TEHRAN (FNA)- Iran’s President Hassan Rouhani said some good progress has been made in the course of the recent nuclear talks with the world powers, and asked Austria to help normalize Iran’s nuclear dossier at the International Atomic Energy Agency (IAEA).
“Some good progresses have been made in the talks between the Islamic Republic of Iran and the Group 5+1 (the five permanent UN Security Council members plus Germany) negotiators in the nuclear issue,” Rouhani said during a meeting with Austrian Ambassador to Iran Friedrich Stift on Tuesday.
The Iranian president further expressed the hope that “new and more effective steps” would be witnessed in the progressive trend of the nuclear talks in the upcoming meeting between Iran and the sextet in Geneva this week.
President Rouhani also urged Austria to help resolve the nuclear standoff between Iran and the West, saying, “We expect Austria, as a member of the IAEA’s Board of Governors, to be more active in order for Iran’s nuclear dossier to be normalized as soon as possible.”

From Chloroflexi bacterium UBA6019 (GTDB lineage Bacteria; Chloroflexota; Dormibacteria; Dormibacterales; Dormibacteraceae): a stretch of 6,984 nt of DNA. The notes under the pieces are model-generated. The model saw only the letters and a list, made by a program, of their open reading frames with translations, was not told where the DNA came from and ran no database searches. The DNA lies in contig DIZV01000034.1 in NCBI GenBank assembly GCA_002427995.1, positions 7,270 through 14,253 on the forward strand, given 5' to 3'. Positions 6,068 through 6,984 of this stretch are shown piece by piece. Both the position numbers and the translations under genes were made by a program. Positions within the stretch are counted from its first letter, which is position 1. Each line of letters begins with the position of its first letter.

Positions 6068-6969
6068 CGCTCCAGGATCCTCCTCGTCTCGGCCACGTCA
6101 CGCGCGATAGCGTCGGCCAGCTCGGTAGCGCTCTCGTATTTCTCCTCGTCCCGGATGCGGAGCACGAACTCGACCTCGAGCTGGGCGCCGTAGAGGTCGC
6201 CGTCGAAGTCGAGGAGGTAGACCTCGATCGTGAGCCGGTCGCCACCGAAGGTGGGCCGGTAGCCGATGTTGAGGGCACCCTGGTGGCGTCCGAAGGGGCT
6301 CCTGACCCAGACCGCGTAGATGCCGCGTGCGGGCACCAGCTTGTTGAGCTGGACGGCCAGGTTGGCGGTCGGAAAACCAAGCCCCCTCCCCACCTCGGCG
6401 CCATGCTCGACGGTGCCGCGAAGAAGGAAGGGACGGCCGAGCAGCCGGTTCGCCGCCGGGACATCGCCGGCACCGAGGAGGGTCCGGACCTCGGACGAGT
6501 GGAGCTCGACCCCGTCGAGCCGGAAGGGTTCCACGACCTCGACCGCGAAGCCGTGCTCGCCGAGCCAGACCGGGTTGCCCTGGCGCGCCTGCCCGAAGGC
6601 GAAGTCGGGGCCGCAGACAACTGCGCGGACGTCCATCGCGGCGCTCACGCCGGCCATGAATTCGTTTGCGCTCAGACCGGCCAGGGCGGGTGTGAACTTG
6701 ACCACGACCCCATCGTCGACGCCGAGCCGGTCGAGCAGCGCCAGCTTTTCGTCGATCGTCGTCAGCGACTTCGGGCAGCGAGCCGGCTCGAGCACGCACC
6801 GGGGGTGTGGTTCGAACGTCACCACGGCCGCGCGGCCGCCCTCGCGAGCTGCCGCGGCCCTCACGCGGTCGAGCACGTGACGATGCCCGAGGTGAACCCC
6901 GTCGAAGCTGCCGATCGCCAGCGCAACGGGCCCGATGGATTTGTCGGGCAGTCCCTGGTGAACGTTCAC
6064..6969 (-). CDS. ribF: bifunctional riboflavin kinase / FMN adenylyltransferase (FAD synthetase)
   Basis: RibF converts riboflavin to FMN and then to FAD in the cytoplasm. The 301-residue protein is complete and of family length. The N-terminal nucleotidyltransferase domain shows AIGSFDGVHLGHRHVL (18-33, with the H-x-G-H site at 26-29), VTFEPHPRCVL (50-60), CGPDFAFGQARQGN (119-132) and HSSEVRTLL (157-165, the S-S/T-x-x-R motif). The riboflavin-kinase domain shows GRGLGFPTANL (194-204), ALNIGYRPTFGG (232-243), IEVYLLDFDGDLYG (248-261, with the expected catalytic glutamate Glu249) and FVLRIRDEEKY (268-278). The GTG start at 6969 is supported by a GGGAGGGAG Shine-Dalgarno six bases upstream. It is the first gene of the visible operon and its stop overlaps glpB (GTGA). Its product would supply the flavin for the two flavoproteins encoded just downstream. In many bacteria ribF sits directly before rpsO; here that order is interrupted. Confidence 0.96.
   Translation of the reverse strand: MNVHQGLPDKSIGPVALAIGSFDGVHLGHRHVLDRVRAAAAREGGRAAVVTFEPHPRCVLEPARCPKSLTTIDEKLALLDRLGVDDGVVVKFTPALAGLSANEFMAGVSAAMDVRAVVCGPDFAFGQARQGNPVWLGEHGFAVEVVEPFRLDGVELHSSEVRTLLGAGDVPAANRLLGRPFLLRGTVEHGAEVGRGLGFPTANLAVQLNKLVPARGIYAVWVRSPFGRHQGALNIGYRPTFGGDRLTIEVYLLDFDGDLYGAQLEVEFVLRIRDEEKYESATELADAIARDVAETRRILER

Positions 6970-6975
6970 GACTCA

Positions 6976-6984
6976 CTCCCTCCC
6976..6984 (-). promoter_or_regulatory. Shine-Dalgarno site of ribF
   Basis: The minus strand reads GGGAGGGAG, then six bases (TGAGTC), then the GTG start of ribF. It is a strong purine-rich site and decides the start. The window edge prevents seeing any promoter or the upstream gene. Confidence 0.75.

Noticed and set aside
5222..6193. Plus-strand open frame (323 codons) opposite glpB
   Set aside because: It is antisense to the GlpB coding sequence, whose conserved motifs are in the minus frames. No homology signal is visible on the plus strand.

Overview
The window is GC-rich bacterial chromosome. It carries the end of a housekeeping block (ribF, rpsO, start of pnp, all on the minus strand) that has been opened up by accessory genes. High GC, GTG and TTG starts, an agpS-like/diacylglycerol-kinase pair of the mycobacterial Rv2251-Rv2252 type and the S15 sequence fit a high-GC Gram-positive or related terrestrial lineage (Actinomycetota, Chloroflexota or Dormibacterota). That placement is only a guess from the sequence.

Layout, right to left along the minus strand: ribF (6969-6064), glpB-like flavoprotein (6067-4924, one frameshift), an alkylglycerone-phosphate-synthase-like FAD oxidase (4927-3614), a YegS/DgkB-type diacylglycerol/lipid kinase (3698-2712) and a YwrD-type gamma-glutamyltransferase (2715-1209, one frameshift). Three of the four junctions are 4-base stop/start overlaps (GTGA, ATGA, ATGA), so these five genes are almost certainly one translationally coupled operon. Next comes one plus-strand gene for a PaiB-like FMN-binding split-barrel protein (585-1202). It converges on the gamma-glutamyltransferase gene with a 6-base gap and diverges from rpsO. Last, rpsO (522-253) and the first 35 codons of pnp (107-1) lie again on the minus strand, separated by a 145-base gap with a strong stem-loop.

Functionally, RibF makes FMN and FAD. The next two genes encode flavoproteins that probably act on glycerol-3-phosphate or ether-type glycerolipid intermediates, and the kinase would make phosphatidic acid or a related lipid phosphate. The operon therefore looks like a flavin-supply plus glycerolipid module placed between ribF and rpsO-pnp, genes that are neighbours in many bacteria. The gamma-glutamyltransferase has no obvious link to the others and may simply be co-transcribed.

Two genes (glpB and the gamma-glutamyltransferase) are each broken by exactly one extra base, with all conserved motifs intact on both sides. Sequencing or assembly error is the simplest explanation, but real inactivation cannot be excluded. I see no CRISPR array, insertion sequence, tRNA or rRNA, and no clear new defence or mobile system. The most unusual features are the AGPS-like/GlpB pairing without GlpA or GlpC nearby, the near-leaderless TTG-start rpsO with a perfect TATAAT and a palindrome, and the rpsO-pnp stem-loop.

In relevant remarks, Iranian Foreign Minister Mohammad Javad Zarif on Monday stressed that Iran is moving on the right path over its nuclear talks with the world powers.
“What is seen in the international community indicates that Iran’s ill-wishers have become isolated and that the Islamic Republic has succeeded in playing its role more seriously and without compromise at an international level,” Zarif said.
The last meeting of the seven countries was in Geneva and lasted for two days on October 15 and 16.
Both Tehran and the delegations of the G5+1(the five permanent UN Security Council member plus Germany) voiced satisfaction in the outcomes of the Geneva meeting and decided to send their experts to two days of talks in Vienna on October 30 and 31 to discuss details of Iran’s new proposal for soothing the crisis.
Iran and the six world powers agreed in their third session of talks on October 15 to follow up on the nuclear negotiations on November 7 and 8.
At the end of the negotiations, EU Foreign Policy Chief Catherine Ashton hailed the nuclear negotiations as the “most detailed” and most “substantive” ones ever held between the two sides.
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